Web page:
Is Motion Without Matter Conceivable? (continued)
Matter has disappeared, they tell us, wishing from this to draw epistemological conclusions. But has thought remained? – we ask. If not, if with the disappearance of matter thought has also disappeared, if with the disappearance of the brain and nervous system ideas and sensations, too, have disappeared – then it follows that everything has disappeared, and your argument as a sample of “thought” (or lack of thought) has disappeared. But if thought has remained – if it is assumed that with the disappearance of matter, thought (idea, sensation, etc.) does not disappear, then you have surreptitiously gone over to the standpoint of philosophical idealism. And this always happens with people who wish, for the sake of “economy”, to conceive of motion without matter, for tacitly, by the very fact that they continue their argument, they are acknowledging the existence of thought after the disappearance of matter. This means that a very simple, or a very complex philosophical idealism is taken as a basis; a very simple one, if it is a case of frank solipsism (I exist, and the world is only my sensation): a very complex one, if instead of the thought, ideas and sensations of a living person, a dead abstraction is taken, that is, nobody’s thought, nobody’s idea, nobody’s sensation, but thought in general (the Absolute Idea, the Universal Will, etc.), sensation as an indeterminate “element”, the “psychical”, which is substituted for the whole of physical nature, etc., etc. Thousands of shades of varieties of philosophical idealism are possible and it is always possible to create a thousand and first shade; and to the author of this thousand and first little system (empirio-monism, for example) what distinguishes it from the rest may appear important. From the standpoint of materialism, however, these distinctions are absolutely unessential. What is essential is the point of departure. What is essential is that the attempt to think of motion without matter smuggles in thought divorced from matter – and that is philosophical idealism.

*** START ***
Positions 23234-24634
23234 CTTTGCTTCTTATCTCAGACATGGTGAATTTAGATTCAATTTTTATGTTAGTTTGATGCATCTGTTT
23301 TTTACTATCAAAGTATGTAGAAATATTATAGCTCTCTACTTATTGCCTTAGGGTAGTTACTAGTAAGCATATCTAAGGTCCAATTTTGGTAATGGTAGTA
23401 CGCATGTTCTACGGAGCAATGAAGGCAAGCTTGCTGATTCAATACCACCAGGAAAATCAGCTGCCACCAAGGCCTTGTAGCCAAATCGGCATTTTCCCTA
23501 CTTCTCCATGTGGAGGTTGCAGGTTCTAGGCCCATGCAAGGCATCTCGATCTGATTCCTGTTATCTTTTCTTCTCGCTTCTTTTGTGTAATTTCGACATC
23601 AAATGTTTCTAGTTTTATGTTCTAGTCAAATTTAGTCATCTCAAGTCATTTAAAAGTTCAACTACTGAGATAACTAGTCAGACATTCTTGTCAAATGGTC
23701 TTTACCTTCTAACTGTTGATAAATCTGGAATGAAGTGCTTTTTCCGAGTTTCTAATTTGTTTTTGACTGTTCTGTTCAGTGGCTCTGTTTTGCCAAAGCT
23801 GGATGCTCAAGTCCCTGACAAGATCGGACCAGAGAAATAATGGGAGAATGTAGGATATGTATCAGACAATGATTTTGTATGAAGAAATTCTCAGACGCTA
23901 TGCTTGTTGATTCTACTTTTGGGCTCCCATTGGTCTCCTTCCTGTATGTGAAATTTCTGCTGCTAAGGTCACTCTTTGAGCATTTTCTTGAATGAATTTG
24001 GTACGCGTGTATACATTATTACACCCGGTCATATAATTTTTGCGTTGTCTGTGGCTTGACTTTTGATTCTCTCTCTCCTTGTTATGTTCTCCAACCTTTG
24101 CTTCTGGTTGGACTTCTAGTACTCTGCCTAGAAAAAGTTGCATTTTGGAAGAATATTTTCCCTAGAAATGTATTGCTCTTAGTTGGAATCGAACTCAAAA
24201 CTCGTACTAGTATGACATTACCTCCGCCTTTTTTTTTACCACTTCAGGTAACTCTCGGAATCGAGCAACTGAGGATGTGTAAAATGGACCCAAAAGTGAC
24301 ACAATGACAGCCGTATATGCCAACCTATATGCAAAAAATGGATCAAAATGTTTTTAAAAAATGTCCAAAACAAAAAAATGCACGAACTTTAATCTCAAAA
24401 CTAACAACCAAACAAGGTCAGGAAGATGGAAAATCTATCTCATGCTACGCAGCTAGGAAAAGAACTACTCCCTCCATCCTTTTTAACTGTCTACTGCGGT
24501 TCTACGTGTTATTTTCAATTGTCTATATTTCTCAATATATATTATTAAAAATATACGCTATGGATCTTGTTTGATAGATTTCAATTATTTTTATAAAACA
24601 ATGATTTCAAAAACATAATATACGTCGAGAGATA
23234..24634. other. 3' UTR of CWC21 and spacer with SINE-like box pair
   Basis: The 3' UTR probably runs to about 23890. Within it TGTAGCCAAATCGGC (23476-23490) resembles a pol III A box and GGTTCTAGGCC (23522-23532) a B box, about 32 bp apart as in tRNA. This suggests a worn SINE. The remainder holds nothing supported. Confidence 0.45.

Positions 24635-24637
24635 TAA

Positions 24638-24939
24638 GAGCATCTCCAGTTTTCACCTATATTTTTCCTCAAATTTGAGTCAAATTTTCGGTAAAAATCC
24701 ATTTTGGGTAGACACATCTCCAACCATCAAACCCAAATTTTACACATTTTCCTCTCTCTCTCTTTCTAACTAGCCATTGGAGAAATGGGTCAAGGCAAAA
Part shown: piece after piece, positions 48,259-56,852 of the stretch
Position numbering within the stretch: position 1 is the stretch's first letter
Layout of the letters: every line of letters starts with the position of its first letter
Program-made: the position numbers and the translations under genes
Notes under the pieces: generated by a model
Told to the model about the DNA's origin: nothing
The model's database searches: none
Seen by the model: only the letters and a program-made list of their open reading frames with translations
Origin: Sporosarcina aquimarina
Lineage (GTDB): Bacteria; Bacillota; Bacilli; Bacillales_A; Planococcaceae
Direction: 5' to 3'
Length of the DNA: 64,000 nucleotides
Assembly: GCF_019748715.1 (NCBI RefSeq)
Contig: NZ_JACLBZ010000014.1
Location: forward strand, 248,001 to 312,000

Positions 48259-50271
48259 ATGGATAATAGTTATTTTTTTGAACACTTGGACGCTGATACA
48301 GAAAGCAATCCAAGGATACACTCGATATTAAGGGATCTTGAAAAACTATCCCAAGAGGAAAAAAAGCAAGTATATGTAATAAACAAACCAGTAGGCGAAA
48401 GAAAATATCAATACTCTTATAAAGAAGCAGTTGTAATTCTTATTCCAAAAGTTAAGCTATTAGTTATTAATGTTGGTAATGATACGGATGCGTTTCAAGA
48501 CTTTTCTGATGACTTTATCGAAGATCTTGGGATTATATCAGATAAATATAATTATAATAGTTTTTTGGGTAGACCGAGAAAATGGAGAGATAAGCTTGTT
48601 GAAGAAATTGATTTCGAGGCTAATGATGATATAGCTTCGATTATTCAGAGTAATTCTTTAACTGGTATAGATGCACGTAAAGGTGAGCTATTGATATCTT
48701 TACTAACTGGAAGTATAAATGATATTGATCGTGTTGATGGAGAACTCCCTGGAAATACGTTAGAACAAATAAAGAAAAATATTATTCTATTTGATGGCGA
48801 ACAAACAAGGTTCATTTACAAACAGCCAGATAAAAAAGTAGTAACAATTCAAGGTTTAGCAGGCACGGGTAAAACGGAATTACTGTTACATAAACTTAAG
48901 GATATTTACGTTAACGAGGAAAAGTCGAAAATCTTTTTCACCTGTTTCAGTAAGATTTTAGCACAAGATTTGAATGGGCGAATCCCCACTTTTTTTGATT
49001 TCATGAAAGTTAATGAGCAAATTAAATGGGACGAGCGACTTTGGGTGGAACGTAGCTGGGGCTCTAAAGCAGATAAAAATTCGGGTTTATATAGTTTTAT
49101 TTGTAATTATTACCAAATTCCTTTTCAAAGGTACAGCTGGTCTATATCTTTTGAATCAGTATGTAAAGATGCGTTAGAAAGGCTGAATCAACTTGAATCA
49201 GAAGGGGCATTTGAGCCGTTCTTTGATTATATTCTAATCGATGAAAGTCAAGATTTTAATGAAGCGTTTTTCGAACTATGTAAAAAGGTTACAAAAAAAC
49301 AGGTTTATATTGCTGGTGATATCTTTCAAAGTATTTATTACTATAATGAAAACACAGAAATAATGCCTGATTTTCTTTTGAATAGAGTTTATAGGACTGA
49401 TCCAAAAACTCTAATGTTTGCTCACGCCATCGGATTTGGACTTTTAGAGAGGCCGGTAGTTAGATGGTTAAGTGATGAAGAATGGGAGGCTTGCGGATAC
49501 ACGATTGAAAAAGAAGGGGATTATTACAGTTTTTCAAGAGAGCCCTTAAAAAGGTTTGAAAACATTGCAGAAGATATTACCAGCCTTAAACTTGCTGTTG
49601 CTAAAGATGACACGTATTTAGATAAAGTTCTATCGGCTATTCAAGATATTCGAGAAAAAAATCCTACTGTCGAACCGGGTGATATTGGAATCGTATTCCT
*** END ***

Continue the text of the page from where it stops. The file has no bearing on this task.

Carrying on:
V.I.Lenin, Materialism and Empirio-criticism: Critical Comments on a Reactionary Philosophy, Progress Publishers, Moscow, 1975, 248-249
Consider the unceasing motion in the works above – in their sub-atomic structure and in their decay.
Chernyshevsky wrote in ‘The Aesthetic Relation of Art to Reality’ that a beautiful object is that which reminds us of life, and it is the material motion – ‘ageing’ – of these works that most makes them beautiful, reminding us of the impermanence and brevity of life, of its worth in this world and of its passing, in objective reality.
Part eleven/to be continued…
Full text at Marxists Internet Archive